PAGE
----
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Article
Advice for the Secretary of Agriculture about Management of the Giant Sequoia National Monument
Natural Resources Management and Environmental Sciences
  • J. N. Clarke, University of Arizona
  • D. M. Graber, Sequoia and Kings Canyon National Parks
  • K. M. Nissen, California Department of Transportation
  • D. D. Piirto, California Polytechnic State University - San Luis Obispo
  • N. L. Stephenson, U.S. Geological Survey
  • D. R. Tormey, ENTRIX Consultants
  • P. E. Waggoner, The Conneticut Agricultural Experiment Station
Publication Date
7-1-2003
Abstract

Landscapes held in public trust are difficult to manage; a living National Monument subject to increased public use presents additional challenges. These landscapes are subject to regional and global effects outside the manager's control, such as global climate change and air pollution. They are also subject to innumerable local variables, most of whose effects are difficult to predict. The giant sequoia groves and their surrounding ecosystem are fiercely loved by many; although the goals may be broadly similar, the objectives and policies of these giant sequoia lovers are often sharply at odds.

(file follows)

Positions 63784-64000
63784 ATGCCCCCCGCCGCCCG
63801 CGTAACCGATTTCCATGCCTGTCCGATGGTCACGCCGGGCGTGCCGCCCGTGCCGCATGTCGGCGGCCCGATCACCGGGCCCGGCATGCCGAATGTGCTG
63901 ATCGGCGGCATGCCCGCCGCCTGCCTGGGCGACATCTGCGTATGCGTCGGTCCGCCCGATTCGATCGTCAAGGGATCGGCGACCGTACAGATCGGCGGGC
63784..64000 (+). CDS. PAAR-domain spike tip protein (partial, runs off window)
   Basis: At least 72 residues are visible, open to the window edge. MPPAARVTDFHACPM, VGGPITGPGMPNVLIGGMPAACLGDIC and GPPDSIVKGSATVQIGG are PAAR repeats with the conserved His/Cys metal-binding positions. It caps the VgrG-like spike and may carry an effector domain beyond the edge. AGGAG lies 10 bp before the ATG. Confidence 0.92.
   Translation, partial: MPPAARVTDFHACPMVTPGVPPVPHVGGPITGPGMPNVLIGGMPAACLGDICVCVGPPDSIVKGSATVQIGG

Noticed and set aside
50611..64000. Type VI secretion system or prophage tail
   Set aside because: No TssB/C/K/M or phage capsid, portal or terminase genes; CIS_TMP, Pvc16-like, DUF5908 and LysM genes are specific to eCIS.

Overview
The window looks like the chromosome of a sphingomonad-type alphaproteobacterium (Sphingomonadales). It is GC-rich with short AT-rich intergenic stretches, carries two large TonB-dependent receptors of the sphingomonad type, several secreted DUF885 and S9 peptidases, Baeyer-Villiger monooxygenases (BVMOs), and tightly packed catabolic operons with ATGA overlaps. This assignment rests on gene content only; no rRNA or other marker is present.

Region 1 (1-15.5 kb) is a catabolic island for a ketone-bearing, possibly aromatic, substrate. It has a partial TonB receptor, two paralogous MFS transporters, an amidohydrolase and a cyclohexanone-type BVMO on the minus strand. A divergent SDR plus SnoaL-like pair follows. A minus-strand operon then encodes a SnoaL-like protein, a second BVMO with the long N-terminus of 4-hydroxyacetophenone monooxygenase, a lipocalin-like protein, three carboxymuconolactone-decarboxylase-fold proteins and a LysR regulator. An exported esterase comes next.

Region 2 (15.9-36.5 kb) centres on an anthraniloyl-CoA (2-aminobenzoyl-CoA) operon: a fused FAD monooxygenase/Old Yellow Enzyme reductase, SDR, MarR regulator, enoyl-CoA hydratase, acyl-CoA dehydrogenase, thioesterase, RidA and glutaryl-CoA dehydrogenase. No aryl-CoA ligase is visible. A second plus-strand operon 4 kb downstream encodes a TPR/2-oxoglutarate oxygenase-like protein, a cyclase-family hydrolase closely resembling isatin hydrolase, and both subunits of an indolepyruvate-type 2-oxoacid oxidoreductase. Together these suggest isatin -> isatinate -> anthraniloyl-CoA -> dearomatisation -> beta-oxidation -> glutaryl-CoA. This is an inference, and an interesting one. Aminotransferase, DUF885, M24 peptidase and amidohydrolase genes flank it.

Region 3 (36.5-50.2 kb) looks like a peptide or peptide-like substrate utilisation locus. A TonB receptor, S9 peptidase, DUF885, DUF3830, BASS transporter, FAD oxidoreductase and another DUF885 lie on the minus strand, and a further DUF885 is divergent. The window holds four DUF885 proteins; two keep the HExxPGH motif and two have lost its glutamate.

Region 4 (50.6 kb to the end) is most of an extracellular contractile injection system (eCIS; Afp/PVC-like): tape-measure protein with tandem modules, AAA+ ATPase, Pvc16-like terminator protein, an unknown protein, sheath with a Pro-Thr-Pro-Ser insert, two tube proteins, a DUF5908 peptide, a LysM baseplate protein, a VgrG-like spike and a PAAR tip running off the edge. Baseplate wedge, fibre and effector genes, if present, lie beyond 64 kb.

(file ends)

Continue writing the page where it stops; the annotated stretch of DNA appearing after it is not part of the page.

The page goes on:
Citation Information
J. N. Clarke, D. M. Graber, K. M. Nissen, D. D. Piirto, et al.. "Advice for the Secretary of Agriculture about Management of the Giant Sequoia National Monument" (2003) p. 1 - 70
Available at: http://works.bepress.com/dpiirto/22/